As a redevelopment boom has swept across downtown Denver over the last 25 years, one nook of the city’s core has been left largely untouched. Until recently, anyway.
The area in question, where the northeastern reaches of the central business district connect with Five Points and the Union Station neighborhood, is known among the development and urban planning set as “Arapahoe Square.” And one of its most anticipated redevelopment opportunities just hit the market.
Intercity bus service provider Greyhound Lines announced Wednesday it is looking to sell its terminal property at 1055 19th St.
The parcel is likely to fetch a sizeable sum. The nearly 2.5-acre site carries a downtown core district zoning. That means the future owner will have the right to build as high as 400 feet there, a detail highlighted in a news release from JLL, the real estate services firm marketing the property on behalf of Greyhound.
“Acquiring a full city block in this excellent location with such liberal zoning is a rare opportunity. JLL is excited to partner with Greyhound to select a developer to positively transform the neighborhood,” JLL executive vice president Patrick Bolick said in a news release.
Turning Arapahoe Square into downtown’s “new neighborhood” was a goal set forth in the 2007 downtown area plan put together by the Downtown Denver Partnership and city planners. The partnership, on its website, notes that the area, like many sectors of downtown, was mostly cleared of structures in the 70s and 80s to provide parking for businesses in the commercial core.
A dozen years later, that goal is in reach.
A pair of large apartment buildings are nearing their opening dates along Welton Street. Another big block is coming along at the corner of Broadway and East 20th Avenue. Combined, the three buildings will bring more than 1,000 new rental units to the Arapahoe Square area.
At the northwest corner of 21st and Arapahoe Streets, work is underway on the Buelle Public Media Center. The $34 million facility, slated for completion in 2020, will be the future home of Rocky Mountain PBS, jazz station KUVO and a handful of other media uses.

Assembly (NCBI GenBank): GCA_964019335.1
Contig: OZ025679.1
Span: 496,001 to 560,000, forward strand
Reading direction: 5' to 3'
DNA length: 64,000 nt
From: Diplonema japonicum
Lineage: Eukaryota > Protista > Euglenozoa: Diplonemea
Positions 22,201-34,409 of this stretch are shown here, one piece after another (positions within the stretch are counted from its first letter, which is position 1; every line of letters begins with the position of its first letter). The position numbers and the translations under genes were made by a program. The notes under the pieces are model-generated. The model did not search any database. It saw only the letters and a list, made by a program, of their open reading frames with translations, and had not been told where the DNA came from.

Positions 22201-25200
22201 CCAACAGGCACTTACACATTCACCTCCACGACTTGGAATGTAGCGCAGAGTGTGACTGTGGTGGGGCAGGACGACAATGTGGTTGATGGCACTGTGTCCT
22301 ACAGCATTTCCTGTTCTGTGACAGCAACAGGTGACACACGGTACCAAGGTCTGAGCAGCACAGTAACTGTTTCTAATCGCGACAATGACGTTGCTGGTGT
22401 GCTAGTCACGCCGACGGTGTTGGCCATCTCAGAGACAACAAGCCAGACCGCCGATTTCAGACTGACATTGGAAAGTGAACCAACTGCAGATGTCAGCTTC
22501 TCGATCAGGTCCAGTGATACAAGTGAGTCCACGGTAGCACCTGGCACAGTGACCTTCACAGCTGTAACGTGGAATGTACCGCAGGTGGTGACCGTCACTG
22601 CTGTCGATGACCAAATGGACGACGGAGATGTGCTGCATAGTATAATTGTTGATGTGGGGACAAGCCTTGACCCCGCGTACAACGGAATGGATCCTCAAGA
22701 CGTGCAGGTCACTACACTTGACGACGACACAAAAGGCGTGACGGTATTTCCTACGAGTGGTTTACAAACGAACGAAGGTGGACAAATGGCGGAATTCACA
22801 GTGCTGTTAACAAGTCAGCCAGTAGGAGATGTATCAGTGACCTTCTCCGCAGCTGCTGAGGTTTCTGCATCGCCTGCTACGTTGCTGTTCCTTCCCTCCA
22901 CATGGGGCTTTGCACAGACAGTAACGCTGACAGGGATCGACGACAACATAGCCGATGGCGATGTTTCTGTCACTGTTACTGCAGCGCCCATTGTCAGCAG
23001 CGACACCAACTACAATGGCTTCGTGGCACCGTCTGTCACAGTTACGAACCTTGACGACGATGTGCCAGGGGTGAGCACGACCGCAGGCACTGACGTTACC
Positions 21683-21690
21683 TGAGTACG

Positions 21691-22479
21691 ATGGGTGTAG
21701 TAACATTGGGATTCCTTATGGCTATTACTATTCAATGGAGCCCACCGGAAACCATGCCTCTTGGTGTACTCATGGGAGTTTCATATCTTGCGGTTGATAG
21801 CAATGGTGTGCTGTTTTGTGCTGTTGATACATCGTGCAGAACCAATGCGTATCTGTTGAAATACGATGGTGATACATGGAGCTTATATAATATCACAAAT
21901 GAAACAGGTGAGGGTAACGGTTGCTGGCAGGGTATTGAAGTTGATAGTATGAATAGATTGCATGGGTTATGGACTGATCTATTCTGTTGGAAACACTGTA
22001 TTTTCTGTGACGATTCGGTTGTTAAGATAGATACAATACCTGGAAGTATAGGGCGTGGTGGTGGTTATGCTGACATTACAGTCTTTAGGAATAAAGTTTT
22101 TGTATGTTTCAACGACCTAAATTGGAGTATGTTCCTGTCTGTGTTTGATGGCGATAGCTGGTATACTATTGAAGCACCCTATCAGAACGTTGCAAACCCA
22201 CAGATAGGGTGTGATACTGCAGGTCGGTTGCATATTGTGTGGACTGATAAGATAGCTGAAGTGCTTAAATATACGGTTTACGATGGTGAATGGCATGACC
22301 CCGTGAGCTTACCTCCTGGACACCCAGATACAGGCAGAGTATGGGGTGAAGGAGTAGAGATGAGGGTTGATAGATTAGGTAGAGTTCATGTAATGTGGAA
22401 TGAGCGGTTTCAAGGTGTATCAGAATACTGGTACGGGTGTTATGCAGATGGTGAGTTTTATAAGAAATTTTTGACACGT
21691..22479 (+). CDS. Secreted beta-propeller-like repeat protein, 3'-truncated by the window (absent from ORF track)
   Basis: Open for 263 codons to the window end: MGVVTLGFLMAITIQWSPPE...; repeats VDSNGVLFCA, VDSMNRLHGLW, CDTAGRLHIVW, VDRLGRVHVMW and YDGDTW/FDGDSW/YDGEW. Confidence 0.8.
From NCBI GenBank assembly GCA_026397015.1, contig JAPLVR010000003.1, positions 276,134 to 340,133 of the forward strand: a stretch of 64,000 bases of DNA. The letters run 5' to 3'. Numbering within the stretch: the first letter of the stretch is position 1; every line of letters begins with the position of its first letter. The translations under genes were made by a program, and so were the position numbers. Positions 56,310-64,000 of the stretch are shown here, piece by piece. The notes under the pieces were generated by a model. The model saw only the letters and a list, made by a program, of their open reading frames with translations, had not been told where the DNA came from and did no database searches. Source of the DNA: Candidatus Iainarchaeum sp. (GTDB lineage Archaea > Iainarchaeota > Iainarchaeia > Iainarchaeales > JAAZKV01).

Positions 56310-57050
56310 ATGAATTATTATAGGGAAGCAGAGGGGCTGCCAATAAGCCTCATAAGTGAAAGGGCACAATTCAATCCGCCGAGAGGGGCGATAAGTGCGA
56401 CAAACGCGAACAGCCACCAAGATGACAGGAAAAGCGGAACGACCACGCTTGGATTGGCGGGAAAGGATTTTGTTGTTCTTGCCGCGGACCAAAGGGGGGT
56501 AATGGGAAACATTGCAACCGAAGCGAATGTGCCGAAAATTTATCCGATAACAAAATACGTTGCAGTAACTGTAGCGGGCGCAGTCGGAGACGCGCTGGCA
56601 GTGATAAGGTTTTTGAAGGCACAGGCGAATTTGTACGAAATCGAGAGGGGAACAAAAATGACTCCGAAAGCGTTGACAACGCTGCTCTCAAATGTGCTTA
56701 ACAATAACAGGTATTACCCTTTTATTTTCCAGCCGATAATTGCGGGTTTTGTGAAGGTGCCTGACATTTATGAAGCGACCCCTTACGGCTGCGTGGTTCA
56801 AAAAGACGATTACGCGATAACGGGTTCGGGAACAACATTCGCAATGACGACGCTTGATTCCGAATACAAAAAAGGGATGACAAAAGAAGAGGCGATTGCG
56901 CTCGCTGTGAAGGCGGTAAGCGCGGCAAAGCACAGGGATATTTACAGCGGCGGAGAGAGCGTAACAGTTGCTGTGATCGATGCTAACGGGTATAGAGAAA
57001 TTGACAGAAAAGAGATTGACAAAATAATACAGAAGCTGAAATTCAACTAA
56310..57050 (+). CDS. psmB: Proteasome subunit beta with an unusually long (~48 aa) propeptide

“The growth in downtown is now really coming to Arapahoe Square,” Randy Thelen, vice president of economic development for the Downtown Denver Partnership, said this week. “The Greyhound site is sort of right in the center of that, so it can serve as the linchpin to connect those neighborhoods.”
Thelen has a lot to keep up with these days. There are major, block-spanning developments rising on the former site of the Market Street Station RTD terminal on the 16th Street Mall and across from Coors Field. The Greyhound station presents another opportunity for a big-time project.
Beyond being part of Arapahoe Square, Thelen noted the bus terminal was one of three locations on the eastern end of downtown pinned as “opportunity sites” in the 2007 area plan. Of the three, one is now being turned into the Block 162 office tower at 15th and California streets and another, home to the soon-to-close Shelby’s Bar and Grill, has been tabbed for a 38-story condo project.
“I think, as downtown has developed, these were certainly spots that were sort of calling for a higher and better use,” he said. “It’s fun and exciting to see one under construction, one potentially about to be under construction and now one on the market.”
Greyhound isn’t rolling out of town. The company expects to find a new location in the Denver area by the end of 2020. Rey Nunez, Greyhound’s senior director of real estate, said in a news release that it’s the company’s goal to “improve the customer experience for its passengers by relocating its bus terminal to a well-located and modern intermodal transportation facility.”
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